select spare4 from sys.user$ where name = 'DEMO';
Note that the
spare4 value no longer has the
S: part, only the
T: components are there.
In Oracle Database 12c documentation we can find this:
About the 12C Verifier
… is based on a de-optimized algorithm involving PBKDF2 and SHA512…
So the password should be processed via PBKDF2 followed by SHA512 to produce
During authentication the server sends so called
AUTH_VFR_DATA (which matches the last 16 bytes of the
spare4.T value) to the client:
-- Server to client packet snippet
39 39 39 00 00 00 00 0D-00 00 00 0D 41 55 54 48 999.........AUTH
5F 56 46 52 5F 44 41 54-41 20 00 00 00 20 38 44 _VFR_DATA.....8D
44 31 42 45 33 46 36 37-42 46 46 39 38 31 33 41 D1BE3F67BFF9813A
34 36 34 33 38 32 33 38-31 41 42 33 36 42 15 48 464382381AB36B.H
So we can divide the
T value into two parts (first 64 bytes and the
E3243B98974159CC24FD2C9A8B30BA62E0E83B6CA2FC7C55177C3A7F82602E3BDD17CEB9B9091CF9DAD672B8BE961A9EAC4D344BDBA878EDC5DCB5899F689EBD (first 128 chars or 64 bytes)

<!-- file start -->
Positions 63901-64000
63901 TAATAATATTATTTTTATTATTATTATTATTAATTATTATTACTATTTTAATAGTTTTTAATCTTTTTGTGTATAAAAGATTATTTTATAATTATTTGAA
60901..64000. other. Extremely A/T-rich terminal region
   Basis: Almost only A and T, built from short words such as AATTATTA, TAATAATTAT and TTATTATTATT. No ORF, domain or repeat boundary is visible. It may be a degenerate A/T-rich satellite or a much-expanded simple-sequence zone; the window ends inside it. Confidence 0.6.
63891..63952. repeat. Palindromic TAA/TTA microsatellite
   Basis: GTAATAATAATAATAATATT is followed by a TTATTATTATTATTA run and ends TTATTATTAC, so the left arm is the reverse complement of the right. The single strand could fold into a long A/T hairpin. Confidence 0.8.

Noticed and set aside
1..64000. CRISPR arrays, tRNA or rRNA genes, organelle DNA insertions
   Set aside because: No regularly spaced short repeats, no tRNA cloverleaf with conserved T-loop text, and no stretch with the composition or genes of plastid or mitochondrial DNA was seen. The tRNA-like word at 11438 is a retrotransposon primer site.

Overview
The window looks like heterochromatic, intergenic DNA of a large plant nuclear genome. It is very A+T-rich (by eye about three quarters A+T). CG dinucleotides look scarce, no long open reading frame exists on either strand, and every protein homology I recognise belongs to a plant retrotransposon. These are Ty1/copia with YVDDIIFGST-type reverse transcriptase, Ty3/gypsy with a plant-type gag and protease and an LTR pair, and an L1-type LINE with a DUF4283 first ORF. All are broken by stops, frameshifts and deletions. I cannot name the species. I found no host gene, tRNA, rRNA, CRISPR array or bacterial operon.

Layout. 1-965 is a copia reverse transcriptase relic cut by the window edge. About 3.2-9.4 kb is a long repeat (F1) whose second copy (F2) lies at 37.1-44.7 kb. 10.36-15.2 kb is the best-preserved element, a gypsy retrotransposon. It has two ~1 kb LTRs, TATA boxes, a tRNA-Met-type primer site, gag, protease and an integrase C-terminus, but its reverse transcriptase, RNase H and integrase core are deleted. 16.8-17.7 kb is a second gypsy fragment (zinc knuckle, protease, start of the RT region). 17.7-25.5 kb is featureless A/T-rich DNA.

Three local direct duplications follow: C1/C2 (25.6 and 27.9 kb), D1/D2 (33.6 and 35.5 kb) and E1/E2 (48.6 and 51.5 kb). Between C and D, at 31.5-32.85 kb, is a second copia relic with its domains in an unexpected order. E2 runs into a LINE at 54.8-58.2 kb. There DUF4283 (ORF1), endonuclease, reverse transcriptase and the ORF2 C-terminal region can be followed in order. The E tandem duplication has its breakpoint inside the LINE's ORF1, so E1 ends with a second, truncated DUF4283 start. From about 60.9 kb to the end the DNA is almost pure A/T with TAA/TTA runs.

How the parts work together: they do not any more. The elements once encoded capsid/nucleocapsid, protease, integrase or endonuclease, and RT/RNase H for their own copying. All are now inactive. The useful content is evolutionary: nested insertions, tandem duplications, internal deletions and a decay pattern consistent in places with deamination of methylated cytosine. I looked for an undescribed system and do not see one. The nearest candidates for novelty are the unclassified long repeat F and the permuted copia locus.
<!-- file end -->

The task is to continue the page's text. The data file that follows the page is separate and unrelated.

8DD1BE3F67BFF9813A464382381AB36B (last 32 chars or 16 bytes –
Let’s assume that the
AUTH_VFR_DATA is randomly generated when a password is set/reset. Thus Python code to produce the first 64 bytes of
T is (requires PBKDF2 Python module):
import pbkdf2, hashlib
AUTH_VFR_DATA = b'\x8d\xd1\xbe\x3f\x67\xbf\xf9\x81\x3a\x46\x43\x82\x38\x1a\xb3\x6b' # This is received from the server once the latest protocol is negotiated
salt = AUTH_VFR_DATA + b'AUTH_PBKDF2_SPEEDY_KEY'
key = pbkdf2.PBKDF2("epsilon", salt, 4096, hashlib.sha512) # Password
key_64bytes = key.read(64) # This 64-byte derived key is encrypted by the client and sent to the server as AUTH_PBKDF2_SPEEDY_KEY
t = hashlib.sha512() # This happens on the server after they key is decrypted from the AUTH_PBKDF2_SPEEDY_KEY value
t.hexdigest().upper() # First 64 bytes of spare4.T: value if password is correct
Oracle has added MD5 hash and PBKDF2-based SHA512 hash in 12c. A quote from Oracle documentation:
The cryptographic hash function used for generating the
12Cverifier is based on a de-optimized algorithm involving PBKDF2 and SHA-512. The PBKDF2 algorithm is used to introduce computational asymmetry in the challenge facing an intruder seeking to recover the original password when in possession of the
When the MD5 hash is there it weakens security since it is easier to brute force than the PBKDF2-based SHA512 alone.